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Validating the syntax of a bunch of PHP files is SLOW

We use php -l file.php to validate the syntax of many php files as part of a continuous integration setup. We actually do something like: `find . -name "*.php" | xargs --max-args=1 php -l" because the php executable only takes one argument.

This is horrendously slow and mostly because it involves firing up a brand new parser / interpreter (not to mention process) for each PHP file in order to verify it's syntax and we have thousands.

Is there a faster way?

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migrated from serverfault.com Jan 7 '13 at 10:59

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Do you really need to re-validate every php file every time? Con't you add an -mtime n to your find so it only validates stuff recently updated? –  Zoredache Jan 7 '13 at 9:10
    
I would consider this more of a topic for Stack Overflow, but my first idea is to check if you can use something like PHP-FPM for your advantage, also the question remains if you always have to check everything. –  SvW Jan 7 '13 at 9:11
    
Possibly related: stackoverflow.com/questions/3601031/… –  GreenMatt Jan 7 '13 at 14:13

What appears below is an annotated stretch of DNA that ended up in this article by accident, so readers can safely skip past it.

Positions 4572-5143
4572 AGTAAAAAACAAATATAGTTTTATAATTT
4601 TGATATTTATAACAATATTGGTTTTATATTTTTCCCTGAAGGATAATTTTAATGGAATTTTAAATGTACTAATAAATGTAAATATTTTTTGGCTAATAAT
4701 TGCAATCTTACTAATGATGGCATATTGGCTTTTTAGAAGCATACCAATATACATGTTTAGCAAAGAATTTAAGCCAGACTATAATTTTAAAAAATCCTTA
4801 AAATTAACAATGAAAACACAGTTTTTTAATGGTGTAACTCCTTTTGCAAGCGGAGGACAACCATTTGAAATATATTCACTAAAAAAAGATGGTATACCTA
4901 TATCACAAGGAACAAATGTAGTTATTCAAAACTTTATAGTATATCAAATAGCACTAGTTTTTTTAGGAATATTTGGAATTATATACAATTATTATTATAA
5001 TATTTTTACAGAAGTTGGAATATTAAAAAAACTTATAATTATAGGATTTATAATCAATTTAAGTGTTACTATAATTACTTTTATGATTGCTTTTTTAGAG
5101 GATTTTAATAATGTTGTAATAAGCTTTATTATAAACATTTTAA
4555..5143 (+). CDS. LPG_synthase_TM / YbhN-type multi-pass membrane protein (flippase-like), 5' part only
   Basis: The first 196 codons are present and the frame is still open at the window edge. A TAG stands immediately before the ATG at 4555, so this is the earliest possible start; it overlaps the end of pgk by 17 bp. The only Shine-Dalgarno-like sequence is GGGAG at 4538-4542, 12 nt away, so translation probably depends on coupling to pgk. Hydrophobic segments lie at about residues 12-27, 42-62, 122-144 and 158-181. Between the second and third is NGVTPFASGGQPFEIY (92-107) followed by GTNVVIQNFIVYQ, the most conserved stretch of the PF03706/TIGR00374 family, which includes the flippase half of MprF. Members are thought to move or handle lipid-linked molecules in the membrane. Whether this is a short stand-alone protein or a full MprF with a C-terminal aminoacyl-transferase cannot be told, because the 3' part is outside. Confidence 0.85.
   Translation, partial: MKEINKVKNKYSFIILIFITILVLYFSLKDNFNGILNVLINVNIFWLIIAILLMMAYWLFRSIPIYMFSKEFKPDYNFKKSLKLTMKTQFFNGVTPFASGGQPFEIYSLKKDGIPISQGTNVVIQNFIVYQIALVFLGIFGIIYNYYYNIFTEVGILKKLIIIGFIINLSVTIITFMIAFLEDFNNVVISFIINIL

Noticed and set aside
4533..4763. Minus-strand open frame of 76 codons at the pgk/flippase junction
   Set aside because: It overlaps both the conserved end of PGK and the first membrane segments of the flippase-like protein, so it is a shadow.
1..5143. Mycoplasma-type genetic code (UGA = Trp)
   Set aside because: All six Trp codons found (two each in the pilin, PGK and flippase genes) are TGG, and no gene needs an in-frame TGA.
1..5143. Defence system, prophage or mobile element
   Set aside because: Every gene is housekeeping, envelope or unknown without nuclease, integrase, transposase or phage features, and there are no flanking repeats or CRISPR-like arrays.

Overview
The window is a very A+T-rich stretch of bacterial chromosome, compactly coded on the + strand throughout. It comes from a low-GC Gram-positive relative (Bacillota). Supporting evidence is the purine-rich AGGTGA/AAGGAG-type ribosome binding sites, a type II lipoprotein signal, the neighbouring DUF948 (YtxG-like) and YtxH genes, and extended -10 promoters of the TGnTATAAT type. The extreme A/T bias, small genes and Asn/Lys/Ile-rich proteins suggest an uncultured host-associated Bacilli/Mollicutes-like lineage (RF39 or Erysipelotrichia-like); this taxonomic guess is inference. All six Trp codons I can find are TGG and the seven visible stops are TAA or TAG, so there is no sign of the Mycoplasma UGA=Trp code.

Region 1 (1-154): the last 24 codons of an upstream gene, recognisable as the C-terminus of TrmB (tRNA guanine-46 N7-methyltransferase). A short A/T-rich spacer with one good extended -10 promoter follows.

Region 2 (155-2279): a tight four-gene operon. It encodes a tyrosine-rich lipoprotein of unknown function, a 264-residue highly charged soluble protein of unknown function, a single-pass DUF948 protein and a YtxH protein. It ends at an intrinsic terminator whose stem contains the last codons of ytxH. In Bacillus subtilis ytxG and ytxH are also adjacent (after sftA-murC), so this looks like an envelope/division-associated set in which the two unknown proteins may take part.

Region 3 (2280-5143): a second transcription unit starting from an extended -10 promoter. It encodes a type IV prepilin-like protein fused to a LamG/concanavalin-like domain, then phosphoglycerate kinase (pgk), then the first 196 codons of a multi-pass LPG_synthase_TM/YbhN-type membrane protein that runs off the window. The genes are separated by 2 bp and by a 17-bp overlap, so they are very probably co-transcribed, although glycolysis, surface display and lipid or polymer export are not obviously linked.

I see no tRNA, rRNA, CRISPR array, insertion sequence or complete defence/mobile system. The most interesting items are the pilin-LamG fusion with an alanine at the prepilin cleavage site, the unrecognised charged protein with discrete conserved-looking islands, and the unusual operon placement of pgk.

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2 Answers

up vote 2 down vote accepted

What about adding a time in the search eg

`find . -mtime -7 -name "*.php" | xargs --max-args=1 php -l

to the find command to only validate the files that have been modified on the last week?

I am presuming most of your code base does not change every few days?

Updated

You might also want to try the -newer flag

`find . -newer /path/to/file -name "*.php" | xargs --max-args=1 php -l

it finds all files newer than the one given, very handy, especially if your version control changes a certain system file every time you checkout alternatively use:

touch -t 201303121000 /path/to/file 

to create a dummy file for use with -newer

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This is a great solution. Git doesn't version-control modified dates, so running a git checkout branch will touch every file modified in that branch. This allows an even smaller time-frame and thus even fewer files to check. –  Daniel Beardsley Mar 10 '13 at 8:16
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I've given up on php -l entirely for the same reason, though in my case (and perhaps in yours) it doesn't matter.

Since I'm using PHPUnit for my unit tests I don't need to lint the files being tested. If the file wouldn't pass the linter it won't pass any tests either (even one which simply includes the file).

If you haven't covered 100% of your files with PHPUnit, you may be able to fake the effect of the linter with something like:

class FakeLinterTest extends PHPUnit_Framework_TestCase {
    public function testLintAllTheFiles() {
        foreach ($this->listAllPHPFiles() as $file) {
            include_once($file);
        }
    }

    private function listAllPHPFiles() {
        // Traverse your entire source tree.
    }
}

That code is entirely untested. Also, if you have a big project you may need to play games with memory limits and/or break up the "lint" into chunks to stop it murdering your CI system.

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